This is apparently not the case with The Office, a former Twilight fanfic that served as the proving ground for Beautiful Bastard. Insiders not involved with the book's publication have vouched for it, and cited massive revisions. Not the company that purchased it, not the authors themselves, but other industry professionals who have more to lose if they're seen championing a book that might be plagiarized. Right now, that's enough for me to put a hold on condemning it.

Let me be clear, though, that we're talking about what I would consider the ethical side of plagiarism, and not copyright law. I'm not talking about what is "legal" but what is "right." Those are two different concepts.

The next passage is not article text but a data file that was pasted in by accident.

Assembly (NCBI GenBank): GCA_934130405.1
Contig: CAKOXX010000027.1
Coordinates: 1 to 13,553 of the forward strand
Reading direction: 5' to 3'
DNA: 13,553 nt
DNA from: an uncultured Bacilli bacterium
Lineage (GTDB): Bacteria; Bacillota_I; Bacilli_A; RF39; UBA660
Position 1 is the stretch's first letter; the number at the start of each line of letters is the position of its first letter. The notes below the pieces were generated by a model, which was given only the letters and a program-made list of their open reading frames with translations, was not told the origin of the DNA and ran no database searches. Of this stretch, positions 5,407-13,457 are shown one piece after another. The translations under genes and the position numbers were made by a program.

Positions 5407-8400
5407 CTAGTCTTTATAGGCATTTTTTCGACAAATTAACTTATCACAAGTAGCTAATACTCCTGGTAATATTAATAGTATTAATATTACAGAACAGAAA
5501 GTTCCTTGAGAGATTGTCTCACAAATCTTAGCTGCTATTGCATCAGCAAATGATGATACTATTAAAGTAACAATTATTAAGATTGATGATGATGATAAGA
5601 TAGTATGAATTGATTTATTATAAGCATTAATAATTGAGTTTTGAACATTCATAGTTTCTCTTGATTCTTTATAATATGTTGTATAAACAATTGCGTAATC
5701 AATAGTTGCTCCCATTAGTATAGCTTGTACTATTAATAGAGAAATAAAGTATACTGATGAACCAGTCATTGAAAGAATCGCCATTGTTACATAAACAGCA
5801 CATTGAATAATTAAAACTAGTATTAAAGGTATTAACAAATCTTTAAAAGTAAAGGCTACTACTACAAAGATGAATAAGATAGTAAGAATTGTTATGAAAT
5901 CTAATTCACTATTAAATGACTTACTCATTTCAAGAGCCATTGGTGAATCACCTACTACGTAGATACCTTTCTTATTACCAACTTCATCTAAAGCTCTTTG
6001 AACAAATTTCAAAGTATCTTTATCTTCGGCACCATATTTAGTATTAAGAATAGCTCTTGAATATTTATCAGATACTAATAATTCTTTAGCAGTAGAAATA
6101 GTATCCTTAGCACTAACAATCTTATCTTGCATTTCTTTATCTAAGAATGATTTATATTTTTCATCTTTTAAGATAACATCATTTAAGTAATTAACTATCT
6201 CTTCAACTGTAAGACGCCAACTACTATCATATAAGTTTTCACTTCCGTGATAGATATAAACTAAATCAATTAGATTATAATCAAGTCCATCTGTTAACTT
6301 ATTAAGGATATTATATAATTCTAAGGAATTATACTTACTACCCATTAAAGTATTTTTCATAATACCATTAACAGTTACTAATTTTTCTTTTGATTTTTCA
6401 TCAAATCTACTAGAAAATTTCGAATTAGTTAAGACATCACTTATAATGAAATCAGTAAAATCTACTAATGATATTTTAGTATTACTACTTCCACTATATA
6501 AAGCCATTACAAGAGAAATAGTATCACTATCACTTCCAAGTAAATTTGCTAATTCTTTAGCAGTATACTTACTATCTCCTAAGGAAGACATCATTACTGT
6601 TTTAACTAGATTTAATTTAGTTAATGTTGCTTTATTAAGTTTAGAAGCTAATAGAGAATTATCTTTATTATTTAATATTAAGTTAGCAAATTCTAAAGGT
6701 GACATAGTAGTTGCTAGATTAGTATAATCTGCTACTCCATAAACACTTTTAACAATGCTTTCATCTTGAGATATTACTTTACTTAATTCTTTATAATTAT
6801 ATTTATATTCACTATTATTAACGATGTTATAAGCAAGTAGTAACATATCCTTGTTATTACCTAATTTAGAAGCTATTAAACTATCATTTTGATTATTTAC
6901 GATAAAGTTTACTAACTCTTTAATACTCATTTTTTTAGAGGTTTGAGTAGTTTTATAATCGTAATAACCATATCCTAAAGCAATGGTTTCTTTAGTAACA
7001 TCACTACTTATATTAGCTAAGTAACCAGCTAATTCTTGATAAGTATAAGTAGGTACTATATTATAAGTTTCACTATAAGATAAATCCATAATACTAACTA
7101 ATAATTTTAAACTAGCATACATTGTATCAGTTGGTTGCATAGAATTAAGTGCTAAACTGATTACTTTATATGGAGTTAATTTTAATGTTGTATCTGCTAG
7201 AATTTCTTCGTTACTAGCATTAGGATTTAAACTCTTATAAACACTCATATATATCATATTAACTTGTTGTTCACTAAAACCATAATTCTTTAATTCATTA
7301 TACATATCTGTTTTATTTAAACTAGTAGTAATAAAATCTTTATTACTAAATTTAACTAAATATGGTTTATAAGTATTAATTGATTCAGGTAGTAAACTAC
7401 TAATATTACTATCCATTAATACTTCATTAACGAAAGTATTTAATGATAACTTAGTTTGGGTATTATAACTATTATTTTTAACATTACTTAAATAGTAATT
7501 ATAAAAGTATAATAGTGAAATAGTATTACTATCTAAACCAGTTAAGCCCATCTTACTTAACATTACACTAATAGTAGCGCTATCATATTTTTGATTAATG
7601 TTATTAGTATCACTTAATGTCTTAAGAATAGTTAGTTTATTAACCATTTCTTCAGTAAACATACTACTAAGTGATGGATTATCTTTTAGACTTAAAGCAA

If you're writing a story and you're like, "Man, I love Harry Potter so much, I'm going to write my own wizard stories," but you're not directly copying Harry Potter, then you're talking about inspiration. Like how M*A*S*H inspired China Beach. If you're writing a story and you're like, "Man, I love Harry Potter so much, I'm going to write a story where he's not a wizard, he's just a kid going to school, and he's going to meet his two best friends, a poor kid and a smart girl, and they're going to have adventures running from a serial killer named Valdemark," then I'm sorry, you're straight up thieving. You're not taking inspiration from someone else and making the story your own. And that's what 50 Shades of Grey is. We're talking about a woman who has taken the entire story of the Twilight series and rewritten it so instead of running from vampires, Bella is running from sexual predators. Instead of struggling to balance his humanity and his dark urge to kill, Edward is struggling to balance his humanity and his dark urge to engage in sexual deviance. It's the same story. It's a rip-off.